Down Deep, An Unexpected Fish Boom

Marine biologists working in the Pacific Ocean say they've found a deep-sea fish that's unexpectedly thriving. They say the discovery shows the deep sea still holds plenty of surprises.

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RENEE MONTAGNE, host:

Most of the stories you hear about wild fish involve their disappearance, usually because of over-fishing. Now for a fish tale that's more upbeat. Marine biologists working in the Pacific Ocean say they found a tasty deep-sea fish that is unexpectedly thriving. NPR's John Nielsen has more.

JOHN NIELSEN reporting:

If Iraq were to fall out of the sky onto a random part of the earth, odds are good that it would plunk into the ocean, sink for at least two miles and then settle into a seemingly endless mudflat called the abyssal plain. Marine biologist David Black(ph) of the Scripps Institution of Oceanography says the abyssal plain is at once the most common and least studied habitat in the world.

Dr. DAVID BLACK (Marine Biologist, Scripps Institution of Oceanography): About 50 percent of the earth's surface is made up of these big, flat plains of mud we know so little about.

NIELSEN: It's pitch-black down there in the mudflats and very, very cold but there's plenty of life including lots of weird looking fish. Boris Worm, a marine biologist at Dalhousie University in Halifax, Canada says the weirdest fish of all is the one they call the rattail.

Dr. BORIS WORM (Assistant Professor, Marine Conservation Biology, Biology Department, Dalhousie University, Halifax, Canada): They have a huge head, a big mouth with which they can engulf their prey and then the rest of their body is a long tapering tail. They look as a cross between a snake and a frog and some alien creature.

NIELSEN: David Black of Scripps is part of a team that's been counting rattails for 15 years now about 200 miles off the California coast. Basically, he rides around in a research boat that tows a sled across the mudflats 13,000 feet below him. The sled is equipped with a spotlight and an underwater camera.

Dr. BLACK: It takes photographs every couple of seconds so we end up with a strip of images about 1500 meters long and it's using those images to count the fish swimming above the sea floor.

NIELSEN: Black says the rattails barely notice the sled. Some swim straight into the camera. These collisions have seemed a bit more common in recent years he says. That hunch was confirmed when he went back and reviewed his records.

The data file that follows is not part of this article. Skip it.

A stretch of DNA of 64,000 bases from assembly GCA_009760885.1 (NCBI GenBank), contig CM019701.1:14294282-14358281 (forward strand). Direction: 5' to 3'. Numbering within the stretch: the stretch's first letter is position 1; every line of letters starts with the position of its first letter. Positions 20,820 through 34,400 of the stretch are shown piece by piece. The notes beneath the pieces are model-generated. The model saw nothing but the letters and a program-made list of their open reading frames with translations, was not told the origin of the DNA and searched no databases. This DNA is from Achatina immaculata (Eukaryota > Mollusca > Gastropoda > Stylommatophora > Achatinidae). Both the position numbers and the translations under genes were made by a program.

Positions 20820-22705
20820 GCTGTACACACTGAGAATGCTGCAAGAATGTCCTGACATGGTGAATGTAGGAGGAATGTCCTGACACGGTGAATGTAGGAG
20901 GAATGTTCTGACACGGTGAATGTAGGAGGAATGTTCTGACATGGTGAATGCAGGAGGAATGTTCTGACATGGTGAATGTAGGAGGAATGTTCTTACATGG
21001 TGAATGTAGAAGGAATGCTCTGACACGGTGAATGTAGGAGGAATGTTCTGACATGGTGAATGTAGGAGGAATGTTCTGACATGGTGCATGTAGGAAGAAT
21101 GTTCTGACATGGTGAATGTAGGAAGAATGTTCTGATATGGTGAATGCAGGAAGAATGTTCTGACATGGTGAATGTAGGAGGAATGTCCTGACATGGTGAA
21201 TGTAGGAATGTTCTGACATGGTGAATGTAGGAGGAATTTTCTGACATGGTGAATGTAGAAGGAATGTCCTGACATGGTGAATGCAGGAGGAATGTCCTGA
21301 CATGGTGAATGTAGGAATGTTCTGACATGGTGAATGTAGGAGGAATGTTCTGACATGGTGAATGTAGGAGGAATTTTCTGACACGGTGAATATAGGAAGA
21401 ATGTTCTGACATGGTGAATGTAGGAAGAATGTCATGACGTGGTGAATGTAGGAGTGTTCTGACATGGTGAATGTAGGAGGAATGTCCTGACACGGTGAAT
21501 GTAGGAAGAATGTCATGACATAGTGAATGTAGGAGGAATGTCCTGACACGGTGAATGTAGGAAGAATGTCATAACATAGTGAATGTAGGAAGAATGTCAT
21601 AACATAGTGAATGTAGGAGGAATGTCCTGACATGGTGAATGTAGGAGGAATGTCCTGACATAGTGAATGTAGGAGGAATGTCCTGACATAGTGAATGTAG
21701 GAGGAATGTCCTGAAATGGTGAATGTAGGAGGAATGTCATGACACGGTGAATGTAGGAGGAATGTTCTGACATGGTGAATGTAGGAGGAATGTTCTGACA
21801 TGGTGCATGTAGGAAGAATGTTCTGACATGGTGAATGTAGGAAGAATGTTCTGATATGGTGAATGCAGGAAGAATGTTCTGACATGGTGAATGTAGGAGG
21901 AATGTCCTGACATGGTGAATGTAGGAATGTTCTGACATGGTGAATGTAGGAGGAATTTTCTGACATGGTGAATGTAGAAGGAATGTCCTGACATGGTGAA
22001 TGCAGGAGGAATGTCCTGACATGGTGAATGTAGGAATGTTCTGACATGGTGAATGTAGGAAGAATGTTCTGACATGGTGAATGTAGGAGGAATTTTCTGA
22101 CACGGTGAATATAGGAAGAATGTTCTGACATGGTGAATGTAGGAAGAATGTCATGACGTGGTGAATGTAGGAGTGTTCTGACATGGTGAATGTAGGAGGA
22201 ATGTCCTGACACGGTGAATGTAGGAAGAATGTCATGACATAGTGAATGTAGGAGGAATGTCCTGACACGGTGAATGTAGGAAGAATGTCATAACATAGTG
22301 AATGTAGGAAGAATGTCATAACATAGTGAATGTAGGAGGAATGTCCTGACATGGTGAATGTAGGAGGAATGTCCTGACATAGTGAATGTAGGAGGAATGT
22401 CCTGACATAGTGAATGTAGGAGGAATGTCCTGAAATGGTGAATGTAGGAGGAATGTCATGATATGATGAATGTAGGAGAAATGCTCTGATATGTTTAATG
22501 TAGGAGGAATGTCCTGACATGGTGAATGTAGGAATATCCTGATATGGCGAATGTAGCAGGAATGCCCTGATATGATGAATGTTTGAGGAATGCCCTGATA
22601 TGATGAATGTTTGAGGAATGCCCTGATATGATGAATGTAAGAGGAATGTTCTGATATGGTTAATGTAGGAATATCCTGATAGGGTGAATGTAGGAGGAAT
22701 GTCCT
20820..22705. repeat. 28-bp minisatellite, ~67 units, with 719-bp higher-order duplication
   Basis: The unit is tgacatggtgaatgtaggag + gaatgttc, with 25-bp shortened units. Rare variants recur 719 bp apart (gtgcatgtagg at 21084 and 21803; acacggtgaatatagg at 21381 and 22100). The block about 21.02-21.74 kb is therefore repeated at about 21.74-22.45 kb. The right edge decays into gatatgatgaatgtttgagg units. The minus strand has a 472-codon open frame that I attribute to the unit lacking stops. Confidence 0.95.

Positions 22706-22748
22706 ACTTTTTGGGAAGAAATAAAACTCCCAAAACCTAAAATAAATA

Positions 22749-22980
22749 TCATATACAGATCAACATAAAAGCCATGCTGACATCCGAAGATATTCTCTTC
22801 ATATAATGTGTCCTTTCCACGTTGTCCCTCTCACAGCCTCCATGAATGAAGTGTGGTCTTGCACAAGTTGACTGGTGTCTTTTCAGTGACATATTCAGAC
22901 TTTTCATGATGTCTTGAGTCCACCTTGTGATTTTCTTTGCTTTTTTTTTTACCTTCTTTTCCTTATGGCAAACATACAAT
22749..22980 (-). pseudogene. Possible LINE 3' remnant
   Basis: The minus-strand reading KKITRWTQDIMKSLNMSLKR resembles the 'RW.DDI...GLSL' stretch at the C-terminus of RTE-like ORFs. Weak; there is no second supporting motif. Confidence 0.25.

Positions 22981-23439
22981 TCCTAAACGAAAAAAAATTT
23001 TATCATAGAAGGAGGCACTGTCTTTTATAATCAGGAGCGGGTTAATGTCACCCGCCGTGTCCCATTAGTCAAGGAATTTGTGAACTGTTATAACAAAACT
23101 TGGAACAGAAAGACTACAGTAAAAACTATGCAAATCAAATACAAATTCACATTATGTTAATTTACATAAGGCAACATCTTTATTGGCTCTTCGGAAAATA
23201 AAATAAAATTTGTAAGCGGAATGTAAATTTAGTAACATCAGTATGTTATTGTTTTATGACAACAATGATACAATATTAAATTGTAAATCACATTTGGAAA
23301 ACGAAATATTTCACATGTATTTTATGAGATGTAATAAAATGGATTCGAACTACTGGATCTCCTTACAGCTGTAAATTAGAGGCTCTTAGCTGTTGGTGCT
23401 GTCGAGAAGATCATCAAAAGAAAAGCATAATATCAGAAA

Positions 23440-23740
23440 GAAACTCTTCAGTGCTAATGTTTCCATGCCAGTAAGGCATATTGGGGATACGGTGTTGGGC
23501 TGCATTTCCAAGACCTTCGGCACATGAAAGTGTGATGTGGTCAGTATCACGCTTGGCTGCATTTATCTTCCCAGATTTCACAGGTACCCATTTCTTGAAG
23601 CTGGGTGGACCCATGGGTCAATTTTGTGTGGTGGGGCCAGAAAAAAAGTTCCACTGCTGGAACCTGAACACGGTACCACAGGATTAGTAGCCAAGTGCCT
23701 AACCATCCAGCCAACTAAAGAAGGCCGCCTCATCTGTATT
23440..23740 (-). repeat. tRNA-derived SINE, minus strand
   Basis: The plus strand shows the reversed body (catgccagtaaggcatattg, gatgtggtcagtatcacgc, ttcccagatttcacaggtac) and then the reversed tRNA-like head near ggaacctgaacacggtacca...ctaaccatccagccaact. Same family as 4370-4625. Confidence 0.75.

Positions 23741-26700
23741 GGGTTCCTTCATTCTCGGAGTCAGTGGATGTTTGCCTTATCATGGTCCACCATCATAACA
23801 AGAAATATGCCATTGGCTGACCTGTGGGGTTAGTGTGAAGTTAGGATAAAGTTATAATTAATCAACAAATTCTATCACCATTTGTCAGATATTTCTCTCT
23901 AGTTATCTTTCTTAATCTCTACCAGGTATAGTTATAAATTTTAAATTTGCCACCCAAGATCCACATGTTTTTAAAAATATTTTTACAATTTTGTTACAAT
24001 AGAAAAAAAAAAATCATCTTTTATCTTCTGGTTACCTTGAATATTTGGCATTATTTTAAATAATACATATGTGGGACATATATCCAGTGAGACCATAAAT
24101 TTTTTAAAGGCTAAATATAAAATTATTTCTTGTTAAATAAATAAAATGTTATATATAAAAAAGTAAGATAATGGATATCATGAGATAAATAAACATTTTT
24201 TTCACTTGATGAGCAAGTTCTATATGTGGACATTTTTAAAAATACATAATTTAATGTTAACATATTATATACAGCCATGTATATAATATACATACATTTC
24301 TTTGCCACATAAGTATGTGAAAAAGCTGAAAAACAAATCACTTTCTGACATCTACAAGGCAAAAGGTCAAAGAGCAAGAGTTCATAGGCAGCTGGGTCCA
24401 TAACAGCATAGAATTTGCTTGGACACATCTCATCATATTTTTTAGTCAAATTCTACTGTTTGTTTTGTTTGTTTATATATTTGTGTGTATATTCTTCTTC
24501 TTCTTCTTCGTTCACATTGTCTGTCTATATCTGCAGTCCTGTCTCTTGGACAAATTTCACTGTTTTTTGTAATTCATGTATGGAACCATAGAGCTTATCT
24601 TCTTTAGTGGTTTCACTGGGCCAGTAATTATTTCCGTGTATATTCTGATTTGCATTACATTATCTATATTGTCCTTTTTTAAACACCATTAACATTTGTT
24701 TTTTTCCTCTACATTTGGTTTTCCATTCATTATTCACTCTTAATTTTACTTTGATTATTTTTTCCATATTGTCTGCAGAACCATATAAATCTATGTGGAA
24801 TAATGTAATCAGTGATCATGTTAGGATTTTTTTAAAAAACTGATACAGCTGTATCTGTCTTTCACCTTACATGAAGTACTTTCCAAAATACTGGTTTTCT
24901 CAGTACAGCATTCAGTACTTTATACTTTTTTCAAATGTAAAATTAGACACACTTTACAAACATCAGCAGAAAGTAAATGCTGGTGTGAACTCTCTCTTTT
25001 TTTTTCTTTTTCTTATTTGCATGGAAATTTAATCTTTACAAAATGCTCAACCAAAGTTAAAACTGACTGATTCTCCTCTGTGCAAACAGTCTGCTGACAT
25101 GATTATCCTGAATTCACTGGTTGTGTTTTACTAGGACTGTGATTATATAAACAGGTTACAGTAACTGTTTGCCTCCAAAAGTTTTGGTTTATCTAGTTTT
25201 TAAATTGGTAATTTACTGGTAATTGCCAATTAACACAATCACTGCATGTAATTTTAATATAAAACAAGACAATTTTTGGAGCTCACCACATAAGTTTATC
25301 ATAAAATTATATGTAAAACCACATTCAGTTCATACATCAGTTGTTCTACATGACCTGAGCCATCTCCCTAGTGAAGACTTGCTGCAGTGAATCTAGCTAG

Dr. BLACK: And sure enough there was this long-term increase in the numbers of fish followed by a, you know, pretty rapid increase towards the end of the time series. We were very excited about that.

NIELSEN: Black was excited because deep-sea fish stocks aren't supposed to grow this quickly. Rattails, in particular, are notoriously slow to reproduce. Black's team says it's not sure what sparked the rattail boom. Boris Worm says that's not surprising given how little we know about the abyssal plain.

Dr. WORM: This is only the first long-term look that anybody had at the abyssal plains that I'm aware of. And so, it's like looking at the back of the moon for the first time--everything is a discovery basically.

NIELSEN: Worm says scientists may not have much time to make sense of this discovery partly because the rattail is a fish that people like to eat. In restaurants they're known as grenadier, they taste a lot like cod. Fishermen have already wiped out rattails living in the relatively shallow mudflats found in the Atlantic Ocean. Biologist Boris Worm says these fish should be safer in the deeper waters of the Pacific, but he also says he's been wrong before.

Dr. WORM: I thought jellyfish were safe. I thought sea cucumbers were safe. I thought sea urchins were safe, but we seem to be incredibly inventive in finding new resources and exploiting them very quickly.

NIELSEN: David Black of Scripps says he's yet to turn up evidence of fishing in his study area, but he has seen lots of beer cans sticking up out of the mud. John Nielsen, NPR News, Washington.

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